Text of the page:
In The Neutrino, Dr. Asimov guides the reader on a voyage of discovery toward one of the most exciting scientific phenomena in modern times: the neutrino, an atomic particle so small that it can penetrate even the densest matter—a particle smaller than any in the Universe!
But, says Dr. Asimov, the first discovery of this unique scientific phenomenon didn’t occur through research. Instead, the neutrino was first conjured up by scientists who needed a “nothing particle” to make their equations come out even! In this astounding, fact-filled book, the amazing Dr. Asimov fills in the gap between the “invented” neutrino and the startling discovery of the real thing, describing in clear, easy-to-understand language the scientific sleuthing which brought the neutrino to unbelievable reality. Along the way, Dr. Asimov ranges over broad and fascinating terrain, from the dawn of experimental science and the discovery of the atom to the ultimate encounter between science fact and science fiction: the neutrino!
I was prepared to enjoy this book long before I read it because of an incident Asimov relates in Opus 100 regarding it. The editor for the book was Walter Bradbury, who had edited Asimov’s first few novels for Doubleday. Although he’d edited Asimov’s books before, he hadn’t edited any of Asimov’s non-fiction and was therefore unused to Asimov’s tendency to start a non-fiction book at the very, very beginning and work his way forward from there. Rather, Bradbury expected that a book called The Neutrino would start by talking about neutrinos. When, therefore, the book was half-over before Asimov got to the chapter entitled “Enter the Neutrino,” Bradbury penciled into the margin, “At last!”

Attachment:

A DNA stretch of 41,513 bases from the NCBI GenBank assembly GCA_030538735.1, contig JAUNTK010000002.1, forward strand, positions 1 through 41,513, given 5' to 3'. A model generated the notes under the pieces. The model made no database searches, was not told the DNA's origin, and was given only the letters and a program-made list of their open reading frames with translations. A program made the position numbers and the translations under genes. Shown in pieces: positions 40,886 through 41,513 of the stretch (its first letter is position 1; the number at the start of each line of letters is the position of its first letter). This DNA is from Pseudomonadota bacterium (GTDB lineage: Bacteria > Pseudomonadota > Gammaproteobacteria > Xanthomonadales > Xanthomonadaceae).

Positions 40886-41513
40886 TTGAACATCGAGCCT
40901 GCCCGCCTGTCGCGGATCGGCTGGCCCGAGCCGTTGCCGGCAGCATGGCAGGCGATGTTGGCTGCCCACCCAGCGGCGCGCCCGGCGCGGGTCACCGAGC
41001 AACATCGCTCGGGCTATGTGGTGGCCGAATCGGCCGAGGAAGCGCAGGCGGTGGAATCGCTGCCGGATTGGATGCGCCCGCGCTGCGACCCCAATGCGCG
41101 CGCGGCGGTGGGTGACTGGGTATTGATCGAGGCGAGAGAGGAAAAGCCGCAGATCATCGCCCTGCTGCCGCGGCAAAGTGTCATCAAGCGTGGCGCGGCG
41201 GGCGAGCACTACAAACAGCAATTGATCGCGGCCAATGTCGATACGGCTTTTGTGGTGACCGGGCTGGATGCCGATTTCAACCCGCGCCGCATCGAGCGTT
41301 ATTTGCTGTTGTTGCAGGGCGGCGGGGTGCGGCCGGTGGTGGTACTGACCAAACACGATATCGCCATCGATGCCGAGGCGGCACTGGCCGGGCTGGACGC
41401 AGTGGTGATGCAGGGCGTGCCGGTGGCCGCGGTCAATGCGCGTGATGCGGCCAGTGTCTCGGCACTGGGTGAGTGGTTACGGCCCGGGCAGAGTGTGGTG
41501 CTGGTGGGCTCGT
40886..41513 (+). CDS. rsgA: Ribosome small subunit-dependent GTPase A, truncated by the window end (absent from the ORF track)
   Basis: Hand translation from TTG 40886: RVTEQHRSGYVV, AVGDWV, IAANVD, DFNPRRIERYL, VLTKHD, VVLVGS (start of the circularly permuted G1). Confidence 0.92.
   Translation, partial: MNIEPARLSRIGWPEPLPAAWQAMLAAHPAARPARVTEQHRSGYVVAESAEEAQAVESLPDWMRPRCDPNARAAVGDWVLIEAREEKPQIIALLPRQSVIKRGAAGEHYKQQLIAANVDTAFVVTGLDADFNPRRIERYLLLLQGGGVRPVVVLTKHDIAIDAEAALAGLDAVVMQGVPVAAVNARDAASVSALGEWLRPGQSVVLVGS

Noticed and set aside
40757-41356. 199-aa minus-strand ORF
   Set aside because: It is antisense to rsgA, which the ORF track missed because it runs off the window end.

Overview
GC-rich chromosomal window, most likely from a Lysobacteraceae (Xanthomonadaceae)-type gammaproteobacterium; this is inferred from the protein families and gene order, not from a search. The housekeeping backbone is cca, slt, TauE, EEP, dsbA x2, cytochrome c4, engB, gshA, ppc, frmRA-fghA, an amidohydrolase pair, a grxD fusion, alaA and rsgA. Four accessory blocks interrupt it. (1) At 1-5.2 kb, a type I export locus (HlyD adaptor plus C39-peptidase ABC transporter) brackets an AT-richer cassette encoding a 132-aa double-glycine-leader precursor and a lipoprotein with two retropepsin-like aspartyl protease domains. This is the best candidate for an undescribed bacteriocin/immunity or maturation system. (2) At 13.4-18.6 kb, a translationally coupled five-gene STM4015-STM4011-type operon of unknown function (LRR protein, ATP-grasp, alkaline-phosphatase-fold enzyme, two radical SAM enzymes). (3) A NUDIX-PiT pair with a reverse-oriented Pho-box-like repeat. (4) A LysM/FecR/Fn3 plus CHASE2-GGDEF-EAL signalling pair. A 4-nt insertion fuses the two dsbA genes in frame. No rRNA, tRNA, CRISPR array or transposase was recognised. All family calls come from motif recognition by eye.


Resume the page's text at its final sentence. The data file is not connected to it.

Meanwhile, this is an excellent little physics text. I like it a lot because it has a lot of equations, and I like equations— but I also like it a lot because of the foundational work. The first half of the book is dedicated to the philosophical foundations of science and why physicists were certain the neutrino existed decades before it was actually detected. What we get, then, is a careful description of the nature of scientific Laws of Nature and, in particular, of the nature and importance of conservation laws. Starting with examples which come from the familiar macroscopic world around us, Asimov moves from momentum through mass-energy, and on to charge, baryon number, lepton number, and so on.
This careful and clear introduction to a fundamental aspect of the philosophy of modern physics is really the high point of the book—the neutrino is almost an after-thought, a text-book example of how and why this philosophy works.
Of course, at the same time, the book is an interesting introduction to a large chunk of modern particle physics, and the neutrino in particular, and is worthwhile on that basis, too.
Meanwhile, the book is a little dated. The current thought in astronomy is against the model of supernova formation recounted here, and although Asimov mentions tauons, he doesn’t talk about the fact that they are yet another “massive electron” with their own neutrinos. The book was also written well before it was established that neutrinos are not, in fact, massless.
The Neutrino also has a slight stylistic flaw, in that it is rather foot-note heavy. Asimov tends to festoon his non-fiction with footnotes under the best of circumstances, since he always wants to “stop and explain.” The Neutrino, however, is unusually heavy with them.
Other than that, however, the book holds up well and remains a worthwhile volume indeed.